In Focus

Programs Expert


Angkar, screened on June 16 at the New York Human Rights Watch Film Festival, follows Khonsaly, a victim of the Khmer Rouge, on his journey to the village he fled almost 30 years ago. The film, produced by Neary Adeline Hay about her father's experience with torture and repression, is an intergenerational offering to truth and memorialization work that dances between the inheritance of abuse and its painful recollection by a survivor.

Program Expert, Lebanon


Life continues to stand still for the many families of the missing and disappeared in Lebanon. The Lebanese War ended 28 years ago, but for these families the war rages on. A recent legislative breakthrough, however, might finally pave the way for Lebanon to confront this legacy. 


The 2030 Agenda for Sustainable Development establishes an ambitious set of goals and targets, the achievement of which will be a formidable challenge for any country struggling with poverty and inequality. This challenge increases dramatically for countries currently experiencing or emerging from violent conflict. 

Head of Program, Syria


ICTJ sits down with Syria Expert Nousha Kabawat to pause and reflect on the progress made so far in building capacity, raising awareness, and initiating high-level dialogue to address what remains a perilous situation.

Senior Expert, Programs


ICTJ's Virginie Ladisch spoke with Heythem Guesmi, a young Tunisian activist who is fighting systemic oppression, economic exclusion, and impunity that persist despite the Revolution’s initial success, and Thenjiwe McHarris, a young organizer working with Black Lives Matter in the United States—a movement whose urgency also stems from historic marginalization leading to widespread impunity and systematic failures in law enforcement.


TUNIS—ICTJ hosted a conference on May 2 and 3 to address the current challenges facing Tunisia’s Specialized Criminal Chambers (SCC) as it proceeds to adjudicate cases of serious human rights violations committed under the former regime. The 90 guests who attended included members of Tunisia’s Truth and Dignity Commission (Instance Vérité et Dignité, IVD), judges, lawyers, representatives from victims’ groups, and international transitional justice experts.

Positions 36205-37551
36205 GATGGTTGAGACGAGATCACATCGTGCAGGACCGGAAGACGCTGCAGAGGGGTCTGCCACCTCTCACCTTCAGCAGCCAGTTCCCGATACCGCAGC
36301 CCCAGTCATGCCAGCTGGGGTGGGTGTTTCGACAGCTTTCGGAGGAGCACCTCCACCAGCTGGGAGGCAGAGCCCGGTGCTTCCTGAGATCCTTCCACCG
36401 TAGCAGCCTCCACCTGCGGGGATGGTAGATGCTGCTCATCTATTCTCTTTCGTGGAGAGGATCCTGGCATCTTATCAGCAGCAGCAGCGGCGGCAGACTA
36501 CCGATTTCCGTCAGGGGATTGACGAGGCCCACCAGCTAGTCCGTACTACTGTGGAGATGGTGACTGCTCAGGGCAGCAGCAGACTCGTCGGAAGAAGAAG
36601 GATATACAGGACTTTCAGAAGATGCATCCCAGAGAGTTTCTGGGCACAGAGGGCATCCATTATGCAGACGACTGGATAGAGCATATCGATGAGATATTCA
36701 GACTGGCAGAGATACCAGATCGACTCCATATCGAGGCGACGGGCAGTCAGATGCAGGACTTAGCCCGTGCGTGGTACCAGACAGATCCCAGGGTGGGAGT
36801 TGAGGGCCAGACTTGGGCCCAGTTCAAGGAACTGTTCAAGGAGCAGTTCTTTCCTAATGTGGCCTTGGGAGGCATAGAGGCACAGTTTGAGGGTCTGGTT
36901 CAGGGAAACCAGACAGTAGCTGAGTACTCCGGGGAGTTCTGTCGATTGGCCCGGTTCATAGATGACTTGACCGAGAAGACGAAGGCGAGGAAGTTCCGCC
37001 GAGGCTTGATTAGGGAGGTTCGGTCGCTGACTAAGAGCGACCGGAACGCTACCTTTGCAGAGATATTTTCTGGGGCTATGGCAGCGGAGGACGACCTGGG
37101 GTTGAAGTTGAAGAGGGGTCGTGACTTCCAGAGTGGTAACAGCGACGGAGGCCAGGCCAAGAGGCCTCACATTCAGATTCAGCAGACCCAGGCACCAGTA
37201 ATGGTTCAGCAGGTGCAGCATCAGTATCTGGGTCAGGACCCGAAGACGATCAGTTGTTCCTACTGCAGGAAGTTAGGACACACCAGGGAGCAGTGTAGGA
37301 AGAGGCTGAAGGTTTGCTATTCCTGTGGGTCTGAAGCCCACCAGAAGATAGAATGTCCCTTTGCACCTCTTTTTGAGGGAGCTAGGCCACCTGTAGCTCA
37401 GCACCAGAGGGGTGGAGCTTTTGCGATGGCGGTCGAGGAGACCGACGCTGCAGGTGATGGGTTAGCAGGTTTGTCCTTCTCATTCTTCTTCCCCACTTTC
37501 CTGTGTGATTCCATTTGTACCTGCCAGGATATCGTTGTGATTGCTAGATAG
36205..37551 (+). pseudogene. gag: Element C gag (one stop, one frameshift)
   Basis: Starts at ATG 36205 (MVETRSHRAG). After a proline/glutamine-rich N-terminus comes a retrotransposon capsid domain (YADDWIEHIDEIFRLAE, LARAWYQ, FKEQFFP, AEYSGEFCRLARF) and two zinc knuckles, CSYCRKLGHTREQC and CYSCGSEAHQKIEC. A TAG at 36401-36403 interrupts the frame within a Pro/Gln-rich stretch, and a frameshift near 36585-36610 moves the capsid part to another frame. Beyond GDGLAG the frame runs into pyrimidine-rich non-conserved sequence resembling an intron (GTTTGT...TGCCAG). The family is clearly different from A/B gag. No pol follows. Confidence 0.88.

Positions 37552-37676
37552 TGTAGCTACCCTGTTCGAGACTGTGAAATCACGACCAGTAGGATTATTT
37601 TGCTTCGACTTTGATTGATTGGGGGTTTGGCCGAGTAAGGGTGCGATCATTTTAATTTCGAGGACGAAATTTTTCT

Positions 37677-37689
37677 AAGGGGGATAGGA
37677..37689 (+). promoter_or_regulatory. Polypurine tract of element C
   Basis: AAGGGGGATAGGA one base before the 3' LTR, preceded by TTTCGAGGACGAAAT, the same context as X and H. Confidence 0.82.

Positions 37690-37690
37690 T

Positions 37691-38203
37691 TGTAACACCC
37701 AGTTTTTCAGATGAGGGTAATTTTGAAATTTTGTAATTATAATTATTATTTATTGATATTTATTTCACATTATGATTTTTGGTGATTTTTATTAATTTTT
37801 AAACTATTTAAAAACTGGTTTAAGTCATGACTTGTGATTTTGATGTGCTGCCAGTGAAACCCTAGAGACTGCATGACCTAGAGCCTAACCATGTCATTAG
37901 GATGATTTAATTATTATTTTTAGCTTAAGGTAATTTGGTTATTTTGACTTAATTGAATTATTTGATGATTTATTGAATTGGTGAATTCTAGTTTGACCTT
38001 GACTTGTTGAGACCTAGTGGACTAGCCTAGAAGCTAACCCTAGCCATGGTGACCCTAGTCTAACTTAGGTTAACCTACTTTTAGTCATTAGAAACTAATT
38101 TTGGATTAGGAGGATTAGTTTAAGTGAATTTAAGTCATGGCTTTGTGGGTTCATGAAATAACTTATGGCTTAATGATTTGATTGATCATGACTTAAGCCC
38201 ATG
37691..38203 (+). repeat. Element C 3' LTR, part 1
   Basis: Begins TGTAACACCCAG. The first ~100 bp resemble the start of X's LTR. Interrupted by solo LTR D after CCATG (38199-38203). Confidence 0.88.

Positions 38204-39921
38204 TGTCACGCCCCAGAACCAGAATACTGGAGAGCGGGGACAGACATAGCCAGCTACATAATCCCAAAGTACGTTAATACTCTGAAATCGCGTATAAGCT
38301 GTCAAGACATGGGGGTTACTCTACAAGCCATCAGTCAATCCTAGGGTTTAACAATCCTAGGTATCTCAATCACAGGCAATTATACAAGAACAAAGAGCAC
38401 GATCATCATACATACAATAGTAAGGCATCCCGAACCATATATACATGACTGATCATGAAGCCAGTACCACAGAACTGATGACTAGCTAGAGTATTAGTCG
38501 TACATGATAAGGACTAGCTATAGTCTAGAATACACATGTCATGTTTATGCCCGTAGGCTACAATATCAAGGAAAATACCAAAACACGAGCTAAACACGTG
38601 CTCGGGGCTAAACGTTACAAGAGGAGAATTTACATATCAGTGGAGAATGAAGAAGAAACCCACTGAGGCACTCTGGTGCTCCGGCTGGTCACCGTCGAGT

Nepal’s new local government structure – comprised of districts, municipalities, sub-municipalities, and wards formed within the new federal system under the 2015 Constitution – offers the possibility of some individualized redress for victims at the community-level.  This article by Elena Naughton was published in the Kathmandu Post on May 6, 2018.




Members of parliament from political parties opposed to extending the work of Tunisia’s truth commission today voted to end the commission’s mandate. This came after parliamentarians from parties that support the extension walked out of the proceedings because their position is that the Organic Law that created the Truth and Dignity Commission (TDC or Instance Vérité et Dignité in French) authorized the TDC to extend its mandate. Earlier, the TDC had voted to extend its mandate by a year in order to complete its work. In a position paper distributed to members of parliament and civil society activists, ICTJ and the Victims’ Coalition for Dignity and Rehabilitation jointly said that they supported the extension of the TDC’s mandate, despite internal issues among its commissioners. ICTJ pointed out that other truth commissions elsewhere have sought and been given extensions in order to carry out key parts of their work, such as public hearings, or to complete writing their reports. Both ICTJ and the Victims’ Coalition said that an extension would allow the TDC to hold public hearings on marginalization and unemployment – which was one of the grievances that drove the Arab Spring in Tunisia. It would also give the Commission time to finalize its report and recommendations, including those on reparations.


On Friday, the United Nations hailed the progress made since 2014 in Tunisia in terms of transitional justice, underlining the importance of “enabling the transitional justice process to achieve its objectives."

"The United Nations Resident Coordinator in Tunis, Diego Zorilla, congratulates all Tunisians on the progress made with regard to the transitional justice process since the enactment of Law No. 53-2013 on Transitional Justice and its organization by the National Constituent Assembly on 24 December 2013.


On March 22 in Geneva, we listened to the experiences of Syrians affected by attacks on schools. The Save Syrian Schools project presented the results of its one-year-long research—an unprecedented collaboration of 10 Syrian human rights organizations and the ICTJ.